Most of the helos that I have had the dubious pleasure of riding in were the ones like the CH-46s. I think of these like a big lumbering bus. Picture yourself hanging out in the field with about 20 other guys and all of your gear, when all of a sudden the grass and dust start flying everywhere. You frantically (is there any other speed, really?) gather up all of your shit, half-blind from the dirt, twigs, and various small animals cruising the drafts, cram asshole to elbow with everybody and everything else in the back of the helo, somehow manage to strap in, and start praying that there isn't some sort of error involving mechanical thingies, pilots, weather, or 'other' in your immediate future.
They make pretty good speed, and the view is pretty cool, but before you know it, the beast is thumping down, the ramp is lowered, and it's time for some more fun and games, courtesy of whatever crazy bastard is running the show this time.
Then there are the Black Hawks...
If the CHs are like buses, the Black Hawks are like sports cars. Those bad boys LAUNCH like a friggin' rocket, and that is at what I am sure is a slow speed. Pilots were probably fuckin' with us, but that is to be expected...
We had the opportunity to do some cross-training with a National Guard unit once, and the powers that be decided that it would be an excellent opportunity to focus on how we might conduct joint Marine grunt & Army helo operations. To start, we would learn the basics re: safety (keep noggin out of fast spinning thingies), getting on (see safety), and getting off (if you haven't learned the first part, you're screwed.) and they would have to put up with Marines for a day or two.
Yeah, they probably screwed something up pretty good, to get stuck with us.
Black Hawks being much smaller than what we had been on before, we had to make a few adjustments as far as how many bodies and gear we could cram on board. It was still a tight fit, though. Tight enough that the guy across from me was jiggling my grapeletts with his knee every time he twitched. He wasn't too good with heights or rapid movement in the air, so he twitched quite a bit. I didn't know whether to punch him or start blowing kisses.
He wasn't my type.
I am not entirely crazy about heights, but for some strange reason, only about the first 20 or 30 feet ever give me any problems. After that, I'm cool. In the BH, we got through that in roughly .000002 seconds it seemed. I was checking out the scenery, trying to remember the safety rules illustrated above, when I felt a tug on my leg. As it wasn't another jiggle to 'Mr. Happy', I ignored it, figuring that Motivator across from me was shifting around, or something. After another tug, I glance at him to see that he is in full on pasty, clammy, bulging cheeks, eyes looking for a place to puke mode. Somebody wasn't too good with the motion sickness, it would seem. Thanks to the pilots, overheard cackling like the crazy NASCAR schmucks that they were, there was plenty of motion to go around. Hell, I think we actually cruised down a freeway, passed traffic, and darted under some bridges at one point.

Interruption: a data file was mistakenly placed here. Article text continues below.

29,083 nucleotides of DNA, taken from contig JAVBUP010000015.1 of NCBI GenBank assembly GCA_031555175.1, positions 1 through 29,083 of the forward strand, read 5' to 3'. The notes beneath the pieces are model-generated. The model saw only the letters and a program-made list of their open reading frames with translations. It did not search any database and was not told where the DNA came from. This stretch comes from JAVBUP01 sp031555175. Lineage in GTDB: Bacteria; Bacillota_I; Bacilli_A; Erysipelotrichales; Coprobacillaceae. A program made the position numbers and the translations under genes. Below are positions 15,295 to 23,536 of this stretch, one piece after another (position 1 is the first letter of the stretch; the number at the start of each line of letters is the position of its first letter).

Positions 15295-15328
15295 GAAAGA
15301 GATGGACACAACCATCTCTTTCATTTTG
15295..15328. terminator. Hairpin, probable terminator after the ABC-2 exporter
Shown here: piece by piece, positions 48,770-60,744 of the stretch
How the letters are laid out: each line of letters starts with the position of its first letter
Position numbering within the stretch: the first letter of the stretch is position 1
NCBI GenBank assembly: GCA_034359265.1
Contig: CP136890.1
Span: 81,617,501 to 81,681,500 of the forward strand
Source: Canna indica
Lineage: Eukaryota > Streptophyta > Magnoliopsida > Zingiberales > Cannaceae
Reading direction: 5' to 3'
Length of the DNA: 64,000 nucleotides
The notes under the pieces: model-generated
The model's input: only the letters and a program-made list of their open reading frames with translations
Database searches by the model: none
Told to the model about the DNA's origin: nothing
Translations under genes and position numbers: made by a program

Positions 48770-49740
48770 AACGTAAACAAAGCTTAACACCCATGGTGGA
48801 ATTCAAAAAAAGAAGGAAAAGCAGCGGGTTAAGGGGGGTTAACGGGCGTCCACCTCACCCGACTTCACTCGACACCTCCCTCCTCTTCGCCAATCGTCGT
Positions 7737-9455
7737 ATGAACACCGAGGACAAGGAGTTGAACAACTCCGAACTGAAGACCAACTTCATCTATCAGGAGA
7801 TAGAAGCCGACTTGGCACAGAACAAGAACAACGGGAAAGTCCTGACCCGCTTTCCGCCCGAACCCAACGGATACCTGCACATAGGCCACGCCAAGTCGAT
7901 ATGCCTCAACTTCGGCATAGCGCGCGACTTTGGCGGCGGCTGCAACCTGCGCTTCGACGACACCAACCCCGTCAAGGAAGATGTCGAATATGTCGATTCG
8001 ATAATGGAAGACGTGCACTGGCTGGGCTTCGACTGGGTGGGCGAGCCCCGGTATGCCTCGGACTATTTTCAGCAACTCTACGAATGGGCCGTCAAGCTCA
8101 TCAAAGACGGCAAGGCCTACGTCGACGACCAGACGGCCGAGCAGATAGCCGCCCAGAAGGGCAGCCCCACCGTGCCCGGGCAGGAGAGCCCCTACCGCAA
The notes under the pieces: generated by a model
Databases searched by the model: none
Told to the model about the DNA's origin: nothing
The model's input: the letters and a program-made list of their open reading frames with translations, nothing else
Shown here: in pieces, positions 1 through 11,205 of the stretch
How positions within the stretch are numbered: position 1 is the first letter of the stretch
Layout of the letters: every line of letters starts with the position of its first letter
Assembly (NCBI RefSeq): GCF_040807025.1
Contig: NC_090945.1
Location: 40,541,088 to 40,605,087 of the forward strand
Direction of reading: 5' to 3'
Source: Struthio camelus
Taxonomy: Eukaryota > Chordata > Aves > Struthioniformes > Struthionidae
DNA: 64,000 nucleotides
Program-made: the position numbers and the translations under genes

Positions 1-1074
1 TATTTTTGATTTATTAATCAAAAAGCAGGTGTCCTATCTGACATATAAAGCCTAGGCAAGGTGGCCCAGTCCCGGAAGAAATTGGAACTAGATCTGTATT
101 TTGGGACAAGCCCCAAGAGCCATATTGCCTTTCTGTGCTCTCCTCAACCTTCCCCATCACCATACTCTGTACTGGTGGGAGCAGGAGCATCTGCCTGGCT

Of course, I did what any good buddy would do in that situation. I attempted to:
1) retreat in the 1/10000 of an inch room that I had in the back of my seat while simultaneously screaming 'oh shit, he's gonna spew!'
2) grab my disposable camera for a photo-op of the not-to-be-missed-under-any-circumstances category.
3) get the attention of the crew-dude.
About as much as we could make out from the soldier was a frantic hand-waving and a pointing to his helmet. Obviously, he wasn't too keen on cleaning up after a Marine with a delicate tummy, and was recommending an appropriate place to store any suddenly-excess stomach fluids. My camera chose that time to go tits-up, but all was not lost. The unofficial platoon camera/computer/techno uber-geek was on board, and he got some good shots of the scenery whizzing by, me grinning and pointing, and Motivator sporting a weak smile and about a 5 inch trail of lunch dangling from his lower lip to his up-turned helmet.
The helo comes to the end of the ride, the pilots are probably high-fiving each other on the cookie-tossing success, and we dismount and attempt to un-ass ourselves. This involved setting up a hasty 180 security in the prone, account for all Marines and gear, and try to figure out what hills we would be killing today. The birds take off and our Platoon Sergeant comes over to see why I am pissing myself laughing and Lcpl. Motivator is not wearing his helmet. Gunny, in typical fashion, doesn't seem to care about why one of his Marines is not fully tactical, and strongly suggests that Motivator put the helmet on his head before the Gunny secures it with his boot. I really want to say that the Gunny couldn't hear the weak protests, but over the helos lifting off or me snorting madly, trying not to pee all over myself the first day out into a field operation, I couldn't say.
Motivator looked at the Gunny, looked at me, shrugged, dumped out lunch from his kevlar helmet, and plopped (yes, plopped) it on his head. About then was when the rest of the platoon got a 'WTF?' look on their faces, and I got yet another story to file away in my noggin' just waiting for this little blog...
He had to wash that thing out so many times, I dunno if he ever got it out.